Summary: The give and take of Mercy
Control over ourselves can be a very difficult skill to both obtain and maintain, especially when we are the one who has been wronged. The first thing that comes to mind is a fitting punishment for the person on the other end. Whether it is our marriages, our friendships, our co-workers or even dare I say our enemies and those who seem to find enjoyment in annoying us, harmony must be preserved and harmony means controlling ourselves. Think to yourself and see if you have ever said any of these phrases: 1) he’ll get his 2) he deserves a beating (or any other violent phrase) 3) I’ll give him what he deserves 4) he doesn’t deserve mercy. I have said at least three of these at one point or another, usually in really bad traffic. You know the guy that punches past you in his little hopped up mosquito/ weed eater sounding car and then slams his brakes to turn right in front of you. Instances like this make me want to disassemble his weed eater car and part it out. However, control keeps me from doing anything like that. Instead of reacting and acting like a fool, a little control goes a long way in clearing up misunderstandings.
Today we will talk about how we can gain a little more control over ourselves by understanding and exercising mercy. A better understanding of the nature of mercy should probably come first. “A mother once approached Napoleon seeking a pardon for her son. The emperor replied that the young man had committed a certain offense twice and justice demanded death. "But I don’t ask for justice," the mother explained. "I plead for mercy." "But your son does not deserve mercy," Napoleon replied. "Sir," the woman cried, "it would not be mercy if he deserved it, and mercy is all I ask for." "Well, then," the emperor said, "I will have mercy." And he spared the woman’s son.” Mercy would not be mercy if it was deserved. This is definitely the hardest aspect of the entire idea of mercy. We feel everyone should get their just desserts. However when it comes time that we should get ours, it is much easier to wish the tables were turned. We take mercy much more easily than we give it to others who have hurt us. For instance when the cop pulls us over and shows that we were going 20 over, that’s a reckless driving offense and punishable with jail time and a large fine. Yet, he decides to write the ticket for 15 over so that the fine and punishment aren’t nearly as stiff. That is definitely receiving mercy. However, when someone decides to tell lies behind your back, you may go and gossip about them to other people. That is your form of retaliation.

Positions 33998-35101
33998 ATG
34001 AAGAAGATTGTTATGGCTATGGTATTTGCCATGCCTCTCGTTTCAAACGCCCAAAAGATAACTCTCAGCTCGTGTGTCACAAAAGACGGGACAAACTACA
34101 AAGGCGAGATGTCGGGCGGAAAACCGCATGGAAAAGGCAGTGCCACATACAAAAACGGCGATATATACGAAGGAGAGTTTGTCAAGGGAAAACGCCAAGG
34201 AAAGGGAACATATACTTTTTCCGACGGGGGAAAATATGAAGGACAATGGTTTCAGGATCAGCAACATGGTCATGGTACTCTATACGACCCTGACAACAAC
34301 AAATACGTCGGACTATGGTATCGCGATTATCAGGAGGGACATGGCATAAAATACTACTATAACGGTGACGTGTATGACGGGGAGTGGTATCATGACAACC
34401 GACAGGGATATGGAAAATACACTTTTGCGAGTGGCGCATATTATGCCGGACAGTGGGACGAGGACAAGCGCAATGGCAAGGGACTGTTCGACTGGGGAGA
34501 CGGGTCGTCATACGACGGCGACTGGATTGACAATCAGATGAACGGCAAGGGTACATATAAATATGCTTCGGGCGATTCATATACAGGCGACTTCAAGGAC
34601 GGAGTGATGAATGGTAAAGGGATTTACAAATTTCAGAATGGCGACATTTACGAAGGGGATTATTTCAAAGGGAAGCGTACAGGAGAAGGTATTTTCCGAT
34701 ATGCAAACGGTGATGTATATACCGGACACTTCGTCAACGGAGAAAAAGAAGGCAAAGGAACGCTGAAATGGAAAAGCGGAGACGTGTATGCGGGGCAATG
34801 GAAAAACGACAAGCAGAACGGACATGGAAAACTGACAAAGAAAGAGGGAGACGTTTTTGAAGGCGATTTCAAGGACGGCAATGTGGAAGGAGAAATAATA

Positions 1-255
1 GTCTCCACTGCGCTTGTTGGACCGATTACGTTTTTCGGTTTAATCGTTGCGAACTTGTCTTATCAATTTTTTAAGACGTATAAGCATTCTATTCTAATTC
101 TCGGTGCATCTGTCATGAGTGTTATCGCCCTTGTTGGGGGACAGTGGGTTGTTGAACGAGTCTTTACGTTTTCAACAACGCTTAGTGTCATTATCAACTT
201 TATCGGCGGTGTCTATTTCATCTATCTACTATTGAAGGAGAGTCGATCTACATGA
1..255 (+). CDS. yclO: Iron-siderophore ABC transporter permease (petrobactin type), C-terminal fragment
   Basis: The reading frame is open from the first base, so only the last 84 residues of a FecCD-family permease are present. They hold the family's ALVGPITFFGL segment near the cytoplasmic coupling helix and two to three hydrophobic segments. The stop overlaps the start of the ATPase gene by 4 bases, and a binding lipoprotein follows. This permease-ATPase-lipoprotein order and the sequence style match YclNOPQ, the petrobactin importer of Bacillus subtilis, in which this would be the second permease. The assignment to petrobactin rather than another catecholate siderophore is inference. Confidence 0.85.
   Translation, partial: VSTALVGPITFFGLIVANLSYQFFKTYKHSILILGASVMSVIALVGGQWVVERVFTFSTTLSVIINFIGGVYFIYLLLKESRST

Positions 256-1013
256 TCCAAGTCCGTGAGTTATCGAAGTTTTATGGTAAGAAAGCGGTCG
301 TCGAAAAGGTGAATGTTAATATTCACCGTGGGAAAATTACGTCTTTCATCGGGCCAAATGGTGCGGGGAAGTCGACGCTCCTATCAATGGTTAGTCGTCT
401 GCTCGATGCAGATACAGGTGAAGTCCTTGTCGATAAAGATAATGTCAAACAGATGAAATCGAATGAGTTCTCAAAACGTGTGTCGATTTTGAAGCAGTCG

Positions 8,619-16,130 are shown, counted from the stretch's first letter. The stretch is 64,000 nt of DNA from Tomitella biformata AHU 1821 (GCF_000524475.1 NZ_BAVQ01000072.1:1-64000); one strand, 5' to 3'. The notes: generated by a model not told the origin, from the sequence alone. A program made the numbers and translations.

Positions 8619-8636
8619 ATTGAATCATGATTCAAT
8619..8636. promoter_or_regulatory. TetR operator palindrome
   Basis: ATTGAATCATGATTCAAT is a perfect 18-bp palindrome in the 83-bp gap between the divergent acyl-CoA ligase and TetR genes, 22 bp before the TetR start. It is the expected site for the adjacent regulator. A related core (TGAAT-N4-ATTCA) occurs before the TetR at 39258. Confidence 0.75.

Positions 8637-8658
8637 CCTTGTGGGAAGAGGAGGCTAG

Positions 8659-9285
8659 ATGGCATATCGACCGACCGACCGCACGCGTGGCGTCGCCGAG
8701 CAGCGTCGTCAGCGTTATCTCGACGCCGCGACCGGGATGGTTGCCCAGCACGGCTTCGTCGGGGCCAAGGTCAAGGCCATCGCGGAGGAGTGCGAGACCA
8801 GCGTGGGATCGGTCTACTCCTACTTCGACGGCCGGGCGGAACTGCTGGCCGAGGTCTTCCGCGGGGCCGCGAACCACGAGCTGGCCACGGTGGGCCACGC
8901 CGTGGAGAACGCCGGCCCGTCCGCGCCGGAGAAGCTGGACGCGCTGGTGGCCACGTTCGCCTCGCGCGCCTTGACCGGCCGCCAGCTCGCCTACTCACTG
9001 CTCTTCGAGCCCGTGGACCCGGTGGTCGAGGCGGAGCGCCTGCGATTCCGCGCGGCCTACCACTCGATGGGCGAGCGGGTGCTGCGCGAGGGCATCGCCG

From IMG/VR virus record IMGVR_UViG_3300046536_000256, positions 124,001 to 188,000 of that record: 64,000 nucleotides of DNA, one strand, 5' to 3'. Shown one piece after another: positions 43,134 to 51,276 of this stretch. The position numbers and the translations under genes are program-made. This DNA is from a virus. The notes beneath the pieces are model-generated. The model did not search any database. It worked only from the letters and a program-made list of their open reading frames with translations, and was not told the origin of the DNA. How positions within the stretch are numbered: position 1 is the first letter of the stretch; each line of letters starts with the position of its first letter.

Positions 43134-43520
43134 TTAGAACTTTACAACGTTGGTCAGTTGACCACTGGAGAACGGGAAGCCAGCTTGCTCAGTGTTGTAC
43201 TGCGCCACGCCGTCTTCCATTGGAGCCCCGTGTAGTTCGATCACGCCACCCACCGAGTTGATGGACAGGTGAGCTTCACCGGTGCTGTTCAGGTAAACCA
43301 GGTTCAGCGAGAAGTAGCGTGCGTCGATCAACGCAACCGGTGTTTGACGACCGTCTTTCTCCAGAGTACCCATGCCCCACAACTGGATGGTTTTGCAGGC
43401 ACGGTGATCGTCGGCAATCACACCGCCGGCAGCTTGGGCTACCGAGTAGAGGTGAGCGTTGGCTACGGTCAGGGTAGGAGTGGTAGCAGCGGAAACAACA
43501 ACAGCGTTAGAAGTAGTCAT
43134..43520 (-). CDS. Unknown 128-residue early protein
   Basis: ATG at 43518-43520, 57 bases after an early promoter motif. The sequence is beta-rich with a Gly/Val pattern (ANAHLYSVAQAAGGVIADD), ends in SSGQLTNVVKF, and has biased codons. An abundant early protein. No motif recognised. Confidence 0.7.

Jesus has another idea for these situations. More than anything else, Jesus wants you to have a happy and fulfilled life in Him. He doesn’t want the people he created at odds with each other. In the beatitudes Jesus tells us the secret to the control that leads to harmony with each other. Matthew 5:7 says “Blessed are the merciful, for they shall receive mercy.” Great joy will come to the person who gives mercy freely because they will receive mercy from God above. What makes this the best of all is that you have the key. You hold the key to harmony; its name is mercy. You have the choice of pardoning someone from punishment or “giving it to them.” Now there is good news and bad news according to this scripture. Which would you like to hear first?